another Microsoft internal newsletter about some pretty cool techniques from
Microsoft Research that have been integrated into Microsoft’s new Digital
Image software. IMHO, there’s just no decent imaging software.
I was a huge Jasc Software Paint Shop Pro 6 fan. That’s version 6,
mind you. It was a fantastic editor. It had powerful techniques ala
Photoshop with a simple and elegant interface. Later versions became far
to complex with a schizophrenic move towards supporting both vectors and rasters
and layers in one confusion interface littered with toolbars and
Photoshop is too
advanced for the average user, Paint is joke. The original Microsoft
Digital Image Suite was a train-wreck called “Picture-It” that had
the unfortunate habit of crashing by disappearing. You know these special
crashes…no Doctor Watson, just -poof-, gone.
The new Adobe
PhotoAlbum suite has some pretty impressive organizational skills, most associating
event and subject tags around the time the photo was taken. But, will
Microsoft get it right this time with a little help from Microsoft Research?
Side Note: It
would be nice if Microsoft would decide what App or Applet should be used to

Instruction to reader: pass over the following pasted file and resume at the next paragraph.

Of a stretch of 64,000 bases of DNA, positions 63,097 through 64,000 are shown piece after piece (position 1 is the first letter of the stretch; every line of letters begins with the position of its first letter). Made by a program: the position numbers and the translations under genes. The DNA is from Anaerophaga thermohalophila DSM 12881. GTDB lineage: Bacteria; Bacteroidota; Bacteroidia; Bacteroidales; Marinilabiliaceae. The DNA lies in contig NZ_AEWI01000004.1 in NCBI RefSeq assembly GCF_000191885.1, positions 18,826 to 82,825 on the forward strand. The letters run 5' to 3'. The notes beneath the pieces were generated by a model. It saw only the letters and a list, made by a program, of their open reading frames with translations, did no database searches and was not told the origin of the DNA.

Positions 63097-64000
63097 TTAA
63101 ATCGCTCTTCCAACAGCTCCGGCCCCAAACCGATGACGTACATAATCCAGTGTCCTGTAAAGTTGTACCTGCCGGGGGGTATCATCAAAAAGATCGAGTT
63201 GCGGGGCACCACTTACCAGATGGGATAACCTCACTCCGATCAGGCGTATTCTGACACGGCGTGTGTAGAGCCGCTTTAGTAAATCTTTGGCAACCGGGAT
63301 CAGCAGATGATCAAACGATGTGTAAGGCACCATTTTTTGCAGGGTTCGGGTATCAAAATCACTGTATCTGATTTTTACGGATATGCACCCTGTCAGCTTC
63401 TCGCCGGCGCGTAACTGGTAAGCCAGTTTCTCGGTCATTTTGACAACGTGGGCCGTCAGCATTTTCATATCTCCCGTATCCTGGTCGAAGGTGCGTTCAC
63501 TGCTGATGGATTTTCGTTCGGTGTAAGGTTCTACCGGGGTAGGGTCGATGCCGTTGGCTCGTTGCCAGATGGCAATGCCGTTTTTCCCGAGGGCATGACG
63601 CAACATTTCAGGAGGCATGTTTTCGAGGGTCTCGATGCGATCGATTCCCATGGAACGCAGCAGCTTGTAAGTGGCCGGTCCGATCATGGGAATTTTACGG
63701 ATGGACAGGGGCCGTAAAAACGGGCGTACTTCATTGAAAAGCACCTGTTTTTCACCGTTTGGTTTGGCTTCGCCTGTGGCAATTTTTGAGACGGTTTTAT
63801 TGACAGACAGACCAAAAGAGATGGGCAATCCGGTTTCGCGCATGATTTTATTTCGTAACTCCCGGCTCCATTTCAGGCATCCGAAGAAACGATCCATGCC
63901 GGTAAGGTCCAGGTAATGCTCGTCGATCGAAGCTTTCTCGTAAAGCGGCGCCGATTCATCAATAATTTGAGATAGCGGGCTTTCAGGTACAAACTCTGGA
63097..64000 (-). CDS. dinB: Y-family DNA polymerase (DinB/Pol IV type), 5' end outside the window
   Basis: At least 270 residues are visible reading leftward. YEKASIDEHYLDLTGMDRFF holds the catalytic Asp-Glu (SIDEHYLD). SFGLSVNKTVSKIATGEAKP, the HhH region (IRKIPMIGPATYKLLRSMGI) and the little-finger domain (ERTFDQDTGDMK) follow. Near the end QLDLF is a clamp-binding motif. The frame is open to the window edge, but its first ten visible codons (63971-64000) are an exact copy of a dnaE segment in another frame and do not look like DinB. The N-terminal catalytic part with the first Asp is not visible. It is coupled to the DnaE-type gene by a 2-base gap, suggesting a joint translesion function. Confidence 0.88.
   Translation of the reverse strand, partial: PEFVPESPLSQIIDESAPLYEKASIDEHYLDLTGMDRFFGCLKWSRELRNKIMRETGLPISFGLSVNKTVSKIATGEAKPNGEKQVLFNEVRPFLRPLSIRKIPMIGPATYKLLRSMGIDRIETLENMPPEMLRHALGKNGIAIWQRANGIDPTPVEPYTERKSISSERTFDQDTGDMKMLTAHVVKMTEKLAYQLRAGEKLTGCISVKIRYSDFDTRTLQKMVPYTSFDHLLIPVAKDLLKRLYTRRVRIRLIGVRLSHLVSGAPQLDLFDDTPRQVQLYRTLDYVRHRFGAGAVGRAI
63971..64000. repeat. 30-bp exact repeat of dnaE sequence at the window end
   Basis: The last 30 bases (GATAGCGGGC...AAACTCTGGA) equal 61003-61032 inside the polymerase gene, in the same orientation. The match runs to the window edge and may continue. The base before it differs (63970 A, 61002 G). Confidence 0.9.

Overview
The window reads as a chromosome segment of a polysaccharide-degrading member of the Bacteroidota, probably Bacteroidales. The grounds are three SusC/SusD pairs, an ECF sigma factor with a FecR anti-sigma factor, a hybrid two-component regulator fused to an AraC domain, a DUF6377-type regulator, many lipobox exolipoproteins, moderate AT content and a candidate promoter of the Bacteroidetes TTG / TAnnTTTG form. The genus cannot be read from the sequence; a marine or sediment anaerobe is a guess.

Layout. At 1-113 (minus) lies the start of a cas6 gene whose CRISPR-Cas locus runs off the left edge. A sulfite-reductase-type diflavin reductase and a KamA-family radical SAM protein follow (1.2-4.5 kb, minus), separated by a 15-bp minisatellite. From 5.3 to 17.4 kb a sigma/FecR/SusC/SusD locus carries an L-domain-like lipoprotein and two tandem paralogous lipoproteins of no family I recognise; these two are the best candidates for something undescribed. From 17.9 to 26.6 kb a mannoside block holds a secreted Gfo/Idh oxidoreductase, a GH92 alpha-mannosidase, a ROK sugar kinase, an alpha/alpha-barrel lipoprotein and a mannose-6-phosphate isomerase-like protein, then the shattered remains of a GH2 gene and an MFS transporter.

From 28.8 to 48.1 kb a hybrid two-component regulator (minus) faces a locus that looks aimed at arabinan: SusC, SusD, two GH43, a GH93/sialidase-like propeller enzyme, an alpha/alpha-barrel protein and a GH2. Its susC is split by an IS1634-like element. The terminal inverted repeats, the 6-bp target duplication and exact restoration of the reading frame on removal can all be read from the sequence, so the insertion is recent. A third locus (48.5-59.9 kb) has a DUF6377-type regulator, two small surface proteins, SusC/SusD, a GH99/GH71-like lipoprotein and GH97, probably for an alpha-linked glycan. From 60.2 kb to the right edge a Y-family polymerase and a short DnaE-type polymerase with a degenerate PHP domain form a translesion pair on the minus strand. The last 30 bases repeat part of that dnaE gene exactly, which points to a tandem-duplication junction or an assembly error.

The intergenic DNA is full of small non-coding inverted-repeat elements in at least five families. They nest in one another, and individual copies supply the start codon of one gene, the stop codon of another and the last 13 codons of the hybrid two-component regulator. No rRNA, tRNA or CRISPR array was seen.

view JPEGS. I’m writing this post on a fairly fresh Tablet PC, and
I’m presented with this menu when right-clicking a JPEG:
Ok, so I can
open it in the “Windows Picture and Fax Viewer” – hm, I open
pictures a LOT more than Faxes. I’ve also got Paint. Hm, then
IE. Also the Microsoft Office Picture Manager which is a GREAT tool, but:
1. it is relegated to the never used “Office Tools” program group,
and 2. it doesn’t associate itself with graphic files until you run it
once…but you have to discover it before you can run it! Seems since
Microsoft is so gung-ho on Digital Photography, that someone should organize a
Unified Front within the org and work this out.
is being written in a new way. It is being written by people through the big and
the small events in their lives. We write history through personal Web sites,
discussion boards, and the legacy of photos, taken at moments that are important to us.
at Microsoft have been working on a wide range of technologies that will help
people write their personal histories through digital photography. To tell any
history, it's best to start at the beginning, and move forward.
beginning, you buy a digital camera, take a quick look at the manual, throw it
to the side, and start pushing buttons. Digital photography has made it
possible to take an almost endless number of photos. Some of these photos are